It’s not uncommon for South African tax residents to find themselves rendering employment services for their South African employer abroad, or being headhunted by a global company that enjoys a trusty South African’s work ethic. Whilst this allows South African tax residents the freedom to travel and see the world, it does raise the question of where income earned abroad will be taxed.
This article looks at the tax implications of foreign-earned income by South African tax residents. It does not consider the case of individuals who have permanently re-located abroad and who are no longer South African tax residents.
Will I be taxed on foreign income?
South Africa taxes its residents on a worldwide-income basis, and they are sure to want their fair share of the taxes on income earned abroad. Fortunately, South Africa does provide for a tax exemption on the first R1.25 million in foreign-earned employment income, subject to certain requirements.
An important requirement is that the person needs to be outside of South Africa for longer than 183 days in any 12-month period and 60 of those days need to be continuous. However, this period doesn’t have to align with the South African tax year. If your 183 days away from South Africa straddles tax years, you’re not dead in the water (with regard to claiming the exemption).
Death and taxes…
But don’t imagine that the foreign-earned income is, on a global basis, received tax-free. It’s likely that the jurisdiction in which the services are rendered will exercise their taxing rights on the income earned in that jurisdiction. Whilst South Africa may only tax amounts in excess of R1.25 million, the foreign jurisdiction may well choose to tax the entire income.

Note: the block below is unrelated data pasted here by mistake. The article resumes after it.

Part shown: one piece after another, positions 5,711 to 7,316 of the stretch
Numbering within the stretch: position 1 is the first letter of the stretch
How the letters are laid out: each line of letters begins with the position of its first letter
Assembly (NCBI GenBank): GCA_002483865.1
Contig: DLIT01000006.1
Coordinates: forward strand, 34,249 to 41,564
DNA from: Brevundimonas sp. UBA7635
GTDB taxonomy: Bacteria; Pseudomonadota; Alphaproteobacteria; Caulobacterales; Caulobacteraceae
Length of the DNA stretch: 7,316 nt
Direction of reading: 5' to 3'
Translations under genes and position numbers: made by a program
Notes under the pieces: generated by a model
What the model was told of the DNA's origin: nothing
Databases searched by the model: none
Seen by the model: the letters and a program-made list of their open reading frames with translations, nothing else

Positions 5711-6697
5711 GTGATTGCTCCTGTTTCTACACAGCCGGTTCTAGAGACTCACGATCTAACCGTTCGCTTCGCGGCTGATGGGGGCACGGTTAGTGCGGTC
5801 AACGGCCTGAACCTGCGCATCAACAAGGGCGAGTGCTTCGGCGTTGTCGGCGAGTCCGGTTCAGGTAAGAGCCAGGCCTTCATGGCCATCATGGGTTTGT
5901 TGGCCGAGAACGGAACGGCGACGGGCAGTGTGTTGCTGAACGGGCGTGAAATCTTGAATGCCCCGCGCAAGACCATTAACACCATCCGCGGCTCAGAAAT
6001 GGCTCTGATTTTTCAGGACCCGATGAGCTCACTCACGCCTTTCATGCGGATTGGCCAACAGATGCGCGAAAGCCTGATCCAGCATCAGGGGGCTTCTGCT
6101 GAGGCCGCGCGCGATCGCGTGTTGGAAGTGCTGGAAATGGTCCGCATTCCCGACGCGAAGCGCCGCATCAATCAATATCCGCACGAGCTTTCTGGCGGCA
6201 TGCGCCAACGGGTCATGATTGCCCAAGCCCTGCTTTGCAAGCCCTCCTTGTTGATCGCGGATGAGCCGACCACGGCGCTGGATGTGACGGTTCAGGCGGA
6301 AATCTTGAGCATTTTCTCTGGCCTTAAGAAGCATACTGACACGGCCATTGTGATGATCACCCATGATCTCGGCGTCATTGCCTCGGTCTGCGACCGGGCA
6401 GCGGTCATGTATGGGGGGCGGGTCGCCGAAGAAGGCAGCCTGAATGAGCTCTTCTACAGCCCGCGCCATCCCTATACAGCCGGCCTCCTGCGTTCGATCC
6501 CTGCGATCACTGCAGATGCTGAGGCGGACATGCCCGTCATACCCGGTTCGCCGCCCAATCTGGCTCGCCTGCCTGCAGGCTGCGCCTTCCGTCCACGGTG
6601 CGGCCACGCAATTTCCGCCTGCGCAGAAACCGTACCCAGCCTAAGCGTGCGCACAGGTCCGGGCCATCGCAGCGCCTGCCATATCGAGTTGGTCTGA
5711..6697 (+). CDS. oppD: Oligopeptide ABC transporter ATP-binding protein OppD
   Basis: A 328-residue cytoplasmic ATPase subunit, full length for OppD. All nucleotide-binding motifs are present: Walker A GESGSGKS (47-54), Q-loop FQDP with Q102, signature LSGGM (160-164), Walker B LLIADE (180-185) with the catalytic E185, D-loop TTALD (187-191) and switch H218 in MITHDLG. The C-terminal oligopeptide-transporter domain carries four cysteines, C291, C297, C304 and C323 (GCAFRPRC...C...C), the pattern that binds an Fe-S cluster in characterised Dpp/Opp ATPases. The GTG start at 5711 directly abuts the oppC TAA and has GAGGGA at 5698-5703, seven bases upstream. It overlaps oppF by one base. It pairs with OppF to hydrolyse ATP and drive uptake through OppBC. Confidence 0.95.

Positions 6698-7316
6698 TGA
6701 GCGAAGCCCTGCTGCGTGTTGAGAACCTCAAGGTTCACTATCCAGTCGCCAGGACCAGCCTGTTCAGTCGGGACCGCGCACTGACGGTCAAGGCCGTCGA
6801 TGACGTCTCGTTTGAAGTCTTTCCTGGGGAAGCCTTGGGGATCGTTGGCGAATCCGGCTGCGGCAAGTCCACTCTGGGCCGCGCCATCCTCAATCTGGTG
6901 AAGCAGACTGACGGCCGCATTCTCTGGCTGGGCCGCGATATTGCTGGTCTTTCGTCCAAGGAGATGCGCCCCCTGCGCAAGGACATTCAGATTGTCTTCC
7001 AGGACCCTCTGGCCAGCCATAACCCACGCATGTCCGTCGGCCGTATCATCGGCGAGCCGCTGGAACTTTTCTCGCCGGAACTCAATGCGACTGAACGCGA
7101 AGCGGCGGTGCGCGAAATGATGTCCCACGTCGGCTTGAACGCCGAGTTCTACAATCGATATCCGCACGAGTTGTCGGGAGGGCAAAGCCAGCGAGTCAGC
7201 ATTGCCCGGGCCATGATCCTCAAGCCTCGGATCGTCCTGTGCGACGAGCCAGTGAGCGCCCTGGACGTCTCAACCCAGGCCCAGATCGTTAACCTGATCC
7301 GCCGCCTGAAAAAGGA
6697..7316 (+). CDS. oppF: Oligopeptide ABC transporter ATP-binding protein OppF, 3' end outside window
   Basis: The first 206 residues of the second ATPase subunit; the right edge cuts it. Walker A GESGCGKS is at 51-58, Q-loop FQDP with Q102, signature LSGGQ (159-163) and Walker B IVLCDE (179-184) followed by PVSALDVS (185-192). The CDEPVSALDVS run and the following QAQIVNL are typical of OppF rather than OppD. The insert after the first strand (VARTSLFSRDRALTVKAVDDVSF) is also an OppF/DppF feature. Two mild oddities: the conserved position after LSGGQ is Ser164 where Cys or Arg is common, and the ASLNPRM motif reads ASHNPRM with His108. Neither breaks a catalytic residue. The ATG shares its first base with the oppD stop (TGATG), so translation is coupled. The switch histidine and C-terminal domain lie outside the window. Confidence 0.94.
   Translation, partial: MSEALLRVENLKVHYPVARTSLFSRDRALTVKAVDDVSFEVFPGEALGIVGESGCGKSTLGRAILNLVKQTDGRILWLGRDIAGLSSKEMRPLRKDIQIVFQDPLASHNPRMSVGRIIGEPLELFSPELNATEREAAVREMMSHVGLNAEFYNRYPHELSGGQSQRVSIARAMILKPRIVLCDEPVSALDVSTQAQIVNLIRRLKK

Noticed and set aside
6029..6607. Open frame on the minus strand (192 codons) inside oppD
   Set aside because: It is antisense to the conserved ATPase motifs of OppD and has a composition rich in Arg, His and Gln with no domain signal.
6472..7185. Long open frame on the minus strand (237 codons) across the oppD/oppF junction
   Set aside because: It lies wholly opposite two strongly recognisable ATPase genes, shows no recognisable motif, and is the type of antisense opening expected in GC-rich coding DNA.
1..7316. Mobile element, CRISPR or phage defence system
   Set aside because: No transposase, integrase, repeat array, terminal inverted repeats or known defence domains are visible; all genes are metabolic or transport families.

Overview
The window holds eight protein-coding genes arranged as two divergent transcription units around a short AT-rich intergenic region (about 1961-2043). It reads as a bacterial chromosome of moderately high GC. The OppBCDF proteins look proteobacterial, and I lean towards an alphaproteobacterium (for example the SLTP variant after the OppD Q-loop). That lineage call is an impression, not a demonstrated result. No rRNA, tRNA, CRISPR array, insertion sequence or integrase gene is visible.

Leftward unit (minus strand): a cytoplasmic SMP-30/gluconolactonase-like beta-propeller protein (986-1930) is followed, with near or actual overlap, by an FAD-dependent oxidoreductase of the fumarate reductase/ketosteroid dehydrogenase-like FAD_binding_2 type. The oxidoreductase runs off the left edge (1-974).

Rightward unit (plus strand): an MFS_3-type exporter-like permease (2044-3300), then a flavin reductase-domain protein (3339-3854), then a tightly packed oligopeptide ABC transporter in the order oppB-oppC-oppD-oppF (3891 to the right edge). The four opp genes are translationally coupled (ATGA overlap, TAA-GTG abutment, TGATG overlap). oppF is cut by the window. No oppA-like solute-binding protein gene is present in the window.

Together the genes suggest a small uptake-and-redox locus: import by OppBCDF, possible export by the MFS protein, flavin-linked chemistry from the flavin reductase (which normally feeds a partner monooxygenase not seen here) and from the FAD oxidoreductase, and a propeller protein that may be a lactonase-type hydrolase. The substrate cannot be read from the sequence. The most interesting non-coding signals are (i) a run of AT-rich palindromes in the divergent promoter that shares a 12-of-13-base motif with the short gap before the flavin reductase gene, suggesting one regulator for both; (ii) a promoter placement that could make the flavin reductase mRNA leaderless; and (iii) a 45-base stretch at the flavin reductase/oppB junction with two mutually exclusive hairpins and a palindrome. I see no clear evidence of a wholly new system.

Will I be double taxed?
For amounts in excess of R1.25 million, South Africa will include the income in that person’s taxable income for the year of assessment. This doesn’t result in the income being double taxed. The foreign jurisdiction will still want to tax the entire foreign-earned income, but SARS will be aware of this. If both South Africa and the other jurisdiction tax the income earned, South Africa would need to provide a tax credit for the foreign taxes paid on that income.
In short, you must be cognisant of the tax liability that follows foreign-earned employment income. Whilst it’s highly unlikely that such income will ever be “double taxed” it’s just as unlikely that the income will never be taxed by either jurisdiction!
Being tax efficient is an important part of great financial management. In this blog, a group of South African tax experts at AJM Tax share their tips and explanations on tax issues. Learn everything you need to know about tax, from deductions you never knew about to retirement savings and capital gains. The first Tuesday of every month is Tax Tuesday.